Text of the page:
Thanks to new and improved technology, telehealth is growing in popularity these days. It isn’t just making inroads in private and public sectors; increasingly, military personnel are able to take advantage of its benefits, as well.
Benefits of Telehealth
Veterans generally have access to excellent health care benefits, but that won’t do them much good if they live far away from VA facilities. To combat this – pun sort-of intended – the Veteran’s Administration has established VA Video Connect, a telemedicine application that enables patients to be examined by VA providers from the comfort of home. The system works by using encryption to connect veterans with health care providers, ensuring a secure and private session. It provides convenient health care options for patients, eliminating the need to travel great distances – especially helpful to those veterans who live in rural areas with little or no access to VA facilities.
Federal agencies that provide health care have relied on telemedicine for some time now. But with technology becoming more integrated and mobile, and more widely accepted by both providers and patients, it’s really beginning to take off now. Jennifer Covich Bordenick, CEO of the eHealth Initiative – a nonprofit organization pushing for technology-driven improvements in health care – predicts virtual visits will outnumber in-person visits within the next ten years. “It’s just exploding,” she reasons. “Patients love the convenience of it, and it allows health care organizations to increase access, reduce their no-show rates and avoid a lot of inefficiencies and costs.”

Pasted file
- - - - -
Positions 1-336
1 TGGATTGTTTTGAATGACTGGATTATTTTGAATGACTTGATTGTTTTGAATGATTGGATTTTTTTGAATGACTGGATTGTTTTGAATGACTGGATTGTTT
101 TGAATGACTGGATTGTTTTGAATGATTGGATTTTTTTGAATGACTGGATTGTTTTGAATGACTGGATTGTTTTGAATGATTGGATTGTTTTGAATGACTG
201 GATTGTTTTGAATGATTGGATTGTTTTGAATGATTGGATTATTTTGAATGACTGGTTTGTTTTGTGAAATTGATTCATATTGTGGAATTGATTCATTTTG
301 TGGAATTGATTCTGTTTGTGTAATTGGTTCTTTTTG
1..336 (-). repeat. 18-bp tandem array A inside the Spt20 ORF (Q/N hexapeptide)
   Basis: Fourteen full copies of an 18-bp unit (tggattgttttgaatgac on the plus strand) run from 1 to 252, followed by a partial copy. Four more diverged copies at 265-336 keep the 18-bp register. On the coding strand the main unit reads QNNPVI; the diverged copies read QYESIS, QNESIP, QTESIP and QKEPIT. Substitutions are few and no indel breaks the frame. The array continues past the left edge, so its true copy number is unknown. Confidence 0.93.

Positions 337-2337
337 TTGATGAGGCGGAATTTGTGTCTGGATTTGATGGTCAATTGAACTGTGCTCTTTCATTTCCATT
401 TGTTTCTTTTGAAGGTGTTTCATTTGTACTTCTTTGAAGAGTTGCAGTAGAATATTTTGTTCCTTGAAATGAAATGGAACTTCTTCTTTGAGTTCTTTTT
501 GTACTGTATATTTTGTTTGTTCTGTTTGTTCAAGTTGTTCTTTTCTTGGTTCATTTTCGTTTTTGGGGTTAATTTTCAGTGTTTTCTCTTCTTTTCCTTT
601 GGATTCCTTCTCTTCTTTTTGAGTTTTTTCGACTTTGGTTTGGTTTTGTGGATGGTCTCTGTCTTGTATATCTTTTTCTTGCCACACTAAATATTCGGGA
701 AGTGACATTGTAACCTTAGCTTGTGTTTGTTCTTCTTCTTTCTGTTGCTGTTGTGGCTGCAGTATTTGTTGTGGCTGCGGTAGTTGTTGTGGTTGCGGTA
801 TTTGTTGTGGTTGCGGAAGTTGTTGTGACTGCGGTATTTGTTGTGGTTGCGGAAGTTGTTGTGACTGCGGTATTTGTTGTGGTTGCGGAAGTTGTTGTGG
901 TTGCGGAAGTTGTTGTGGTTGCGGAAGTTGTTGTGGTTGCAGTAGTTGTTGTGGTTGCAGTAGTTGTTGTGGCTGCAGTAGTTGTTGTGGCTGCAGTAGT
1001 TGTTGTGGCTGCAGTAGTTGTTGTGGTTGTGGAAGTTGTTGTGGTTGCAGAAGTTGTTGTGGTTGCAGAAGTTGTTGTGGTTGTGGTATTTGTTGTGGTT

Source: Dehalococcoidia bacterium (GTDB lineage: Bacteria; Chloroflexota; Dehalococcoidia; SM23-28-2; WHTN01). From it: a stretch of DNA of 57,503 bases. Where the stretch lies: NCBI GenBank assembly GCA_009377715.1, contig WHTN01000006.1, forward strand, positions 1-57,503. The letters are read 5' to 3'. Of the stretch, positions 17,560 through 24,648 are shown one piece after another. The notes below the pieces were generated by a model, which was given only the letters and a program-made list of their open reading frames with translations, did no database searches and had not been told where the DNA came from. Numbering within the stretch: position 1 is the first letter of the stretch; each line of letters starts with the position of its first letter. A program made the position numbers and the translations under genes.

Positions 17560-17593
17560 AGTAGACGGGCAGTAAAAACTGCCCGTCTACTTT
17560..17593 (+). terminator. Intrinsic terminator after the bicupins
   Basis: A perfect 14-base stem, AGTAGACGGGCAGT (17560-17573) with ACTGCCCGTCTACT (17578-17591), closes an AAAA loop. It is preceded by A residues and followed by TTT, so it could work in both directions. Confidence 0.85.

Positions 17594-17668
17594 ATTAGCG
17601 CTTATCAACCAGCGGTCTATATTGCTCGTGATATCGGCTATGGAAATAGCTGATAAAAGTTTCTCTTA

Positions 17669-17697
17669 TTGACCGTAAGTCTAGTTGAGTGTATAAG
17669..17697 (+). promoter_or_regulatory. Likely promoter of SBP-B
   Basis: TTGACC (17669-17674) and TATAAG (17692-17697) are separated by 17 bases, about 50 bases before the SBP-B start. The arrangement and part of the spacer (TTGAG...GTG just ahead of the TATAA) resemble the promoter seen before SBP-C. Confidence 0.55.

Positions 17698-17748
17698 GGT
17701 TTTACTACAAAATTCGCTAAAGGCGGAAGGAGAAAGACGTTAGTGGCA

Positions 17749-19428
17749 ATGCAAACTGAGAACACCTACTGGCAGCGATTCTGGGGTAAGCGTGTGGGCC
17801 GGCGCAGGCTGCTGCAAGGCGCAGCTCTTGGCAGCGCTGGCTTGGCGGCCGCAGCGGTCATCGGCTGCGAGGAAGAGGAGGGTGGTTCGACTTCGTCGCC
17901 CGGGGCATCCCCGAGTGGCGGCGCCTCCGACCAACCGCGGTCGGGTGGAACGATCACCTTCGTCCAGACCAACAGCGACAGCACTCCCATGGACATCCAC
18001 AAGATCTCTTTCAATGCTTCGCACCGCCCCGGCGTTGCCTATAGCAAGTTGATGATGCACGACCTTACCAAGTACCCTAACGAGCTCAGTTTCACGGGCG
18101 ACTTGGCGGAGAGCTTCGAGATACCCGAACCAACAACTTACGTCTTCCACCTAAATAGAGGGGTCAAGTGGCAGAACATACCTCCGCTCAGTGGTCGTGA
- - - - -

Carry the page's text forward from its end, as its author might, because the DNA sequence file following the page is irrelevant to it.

The VA is at the forefront when it comes to utilizing video to improve care for the nine million veterans enrolled in its health care programs. Its telehealth system connects providers and patients at more than 170 medical centers and hospitals, 300 community-based veterans centers, and 1,069 outpatient clinics, helping those in underserved areas gain access to a variety of specialty services including mental health care, substance abuse counseling, dermatology issues and post-surgical and post-hospitalization follow-up.
Other agencies are taking note. Last year, the Army launched its own Virtual Medical Center in Texas in order to better enable and synchronize video-based care and to aid operational readiness. By providing medics in combat zones with telehealth kids complete with high-definition cameras, digital stethoscopes and remote monitoring equipment, field personnel are better prepared to evaluate the condition of wounded soldiers and provide life-saving care.
Military telehealth isn’t without its challenges. Licensing and privileging, workflow issues, and overall awareness are all potential stumbling blocks. But these should all work themselves out over time, and the day is sure to come where it is widely accepted and used by a significant portion of the population.